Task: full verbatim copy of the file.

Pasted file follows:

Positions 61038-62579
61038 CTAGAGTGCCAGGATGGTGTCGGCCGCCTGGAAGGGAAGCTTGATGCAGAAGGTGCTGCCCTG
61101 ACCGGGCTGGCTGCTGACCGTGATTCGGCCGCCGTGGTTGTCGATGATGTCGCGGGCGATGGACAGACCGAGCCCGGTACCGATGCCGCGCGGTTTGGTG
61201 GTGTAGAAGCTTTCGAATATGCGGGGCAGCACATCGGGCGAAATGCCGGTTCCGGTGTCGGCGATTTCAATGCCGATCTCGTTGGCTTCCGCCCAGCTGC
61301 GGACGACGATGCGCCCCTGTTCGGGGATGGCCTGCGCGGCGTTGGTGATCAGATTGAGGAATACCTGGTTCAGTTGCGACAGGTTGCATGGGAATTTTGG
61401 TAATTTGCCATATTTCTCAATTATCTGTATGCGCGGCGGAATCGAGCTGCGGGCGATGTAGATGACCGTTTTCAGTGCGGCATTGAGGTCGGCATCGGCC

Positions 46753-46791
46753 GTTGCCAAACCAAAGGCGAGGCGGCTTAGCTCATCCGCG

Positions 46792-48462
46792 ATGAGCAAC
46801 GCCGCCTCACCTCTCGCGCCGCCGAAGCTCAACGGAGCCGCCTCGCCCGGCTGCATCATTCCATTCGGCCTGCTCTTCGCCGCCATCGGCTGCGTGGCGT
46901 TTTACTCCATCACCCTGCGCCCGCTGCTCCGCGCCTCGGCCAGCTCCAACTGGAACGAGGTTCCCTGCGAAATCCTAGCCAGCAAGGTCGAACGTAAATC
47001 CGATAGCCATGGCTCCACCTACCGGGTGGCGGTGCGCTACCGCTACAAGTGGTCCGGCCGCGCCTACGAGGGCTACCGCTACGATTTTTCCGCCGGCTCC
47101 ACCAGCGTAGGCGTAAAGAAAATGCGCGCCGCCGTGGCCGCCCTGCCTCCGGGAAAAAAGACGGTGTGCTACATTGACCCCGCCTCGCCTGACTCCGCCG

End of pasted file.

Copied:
Positions 61038-62579
61038 CTAGAGTGCCAGGATGGTGTCGGCCGCCTGGAAGGGAAGCTTGATGCAGAAGGTGCTGCCCTG
61101 ACCGGGCTGGCTGCTGACCGTGATTCGGCCGCCGTGGTTGTCGATGATGTCGCGGGCGATGGACAGACCGAGCCCGGTACCGATGCCGCGCGGTTTGGTG
61201 GTGTAGAAGCTTTCGAATATGCGGGGCAGCACATCGGGCGAAATGCCGGTTCCGGTGTCGGCGATTTCAATGCCGATCTCGTTGGCTTCCGCCCAGCTGC
61301 GGACGACGATGCGCCCCTGTTCGGGGATGGCCTGCGCGGCGTTGGTGATCAGATTGAGGAATACCTGGTTCAGTTGCGACAGGTTGCATGGGAATTTTGG
61401 TAATTTGCCATATTTCTCAATTATCTGTATGCGCGGCGGAATCGAGCTGCGGGCGATGTAGATGACCGTTTTCAGTGCGGCATTGAGGTCGGCATCGGCC

Positions 46753-46791
46753 GTTGCCAAACCAAAGGCGAGGCGGCTTAGCTCATCCGCG

Positions 46792-48462
46792 ATGAGCAAC
46801 GCCGCCTCACCTCTCGCGCCGCCGAAGCTCAACGGAGCCGCCTCGCCCGGCTGCATCATTCCATTCGGCCTGCTCTTCGCCGCCATCGGCTGCGTGGCGT
46901 TTTACTCCATCACCCTGCGCCCGCTGCTCCGCGCCTCGGCCAGCTCCAACTGGAACGAGGTTCCCTGCGAAATCCTAGCCAGCAAGGTCGAACGTAAATC
47001 CGATAGCCATGGCTCCACCTACCGGGTGGCGGTGCGCTACCGCTACAAGTGGTCCGGCCGCGCCTACGAGGGCTACCGCTACGATTTTTCCGCCGGCTCC
47101 ACCAGCGTAGGCGTAAAGAAAATGCGCGCCGCCGTGGCCGCCCTGCCTCCGGGAAAAAAGACGGTGTGCTACATTGACCCCGCCTCGCCTGACTCCGCCG